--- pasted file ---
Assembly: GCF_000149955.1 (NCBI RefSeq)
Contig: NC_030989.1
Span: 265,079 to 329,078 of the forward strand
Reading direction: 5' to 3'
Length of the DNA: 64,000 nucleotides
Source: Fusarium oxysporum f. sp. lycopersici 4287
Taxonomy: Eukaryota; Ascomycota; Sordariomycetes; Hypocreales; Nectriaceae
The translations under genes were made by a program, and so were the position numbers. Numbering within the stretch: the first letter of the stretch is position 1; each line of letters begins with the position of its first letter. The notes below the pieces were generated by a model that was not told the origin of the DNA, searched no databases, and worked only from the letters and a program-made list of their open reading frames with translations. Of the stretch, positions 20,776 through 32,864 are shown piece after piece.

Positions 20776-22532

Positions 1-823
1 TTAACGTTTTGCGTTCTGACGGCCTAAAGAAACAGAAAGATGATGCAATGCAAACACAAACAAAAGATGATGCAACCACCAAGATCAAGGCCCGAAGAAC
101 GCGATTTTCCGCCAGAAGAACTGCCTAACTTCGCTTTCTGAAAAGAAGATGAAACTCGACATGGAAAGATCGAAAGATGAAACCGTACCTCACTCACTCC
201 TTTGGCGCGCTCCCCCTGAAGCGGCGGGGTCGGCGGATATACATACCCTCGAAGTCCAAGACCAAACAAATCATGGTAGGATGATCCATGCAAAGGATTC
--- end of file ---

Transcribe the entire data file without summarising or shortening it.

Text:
Assembly: GCF_000149955.1 (NCBI RefSeq)
Contig: NC_030989.1
Span: 265,079 to 329,078 of the forward strand
Reading direction: 5' to 3'
Length of the DNA: 64,000 nucleotides
Source: Fusarium oxysporum f. sp. lycopersici 4287
Taxonomy: Eukaryota; Ascomycota; Sordariomycetes; Hypocreales; Nectriaceae
The translations under genes were made by a program, and so were the position numbers. Numbering within the stretch: the first letter of the stretch is position 1; each line of letters begins with the position of its first letter. The notes below the pieces were generated by a model that was not told the origin of the DNA, searched no databases, and worked only from the letters and a program-made list of their open reading frames with translations. Of the stretch, positions 20,776 through 32,864 are shown piece after piece.

Positions 20776-22532

Positions 1-823
1 TTAACGTTTTGCGTTCTGACGGCCTAAAGAAACAGAAAGATGATGCAATGCAAACACAAACAAAAGATGATGCAACCACCAAGATCAAGGCCCGAAGAAC
101 GCGATTTTCCGCCAGAAGAACTGCCTAACTTCGCTTTCTGAAAAGAAGATGAAACTCGACATGGAAAGATCGAAAGATGAAACCGTACCTCACTCACTCC
201 TTTGGCGCGCTCCCCCTGAAGCGGCGGGGTCGGCGGATATACATACCCTCGAAGTCCAAGACCAAACAAATCATGGTAGGATGATCCATGCAAAGGATTC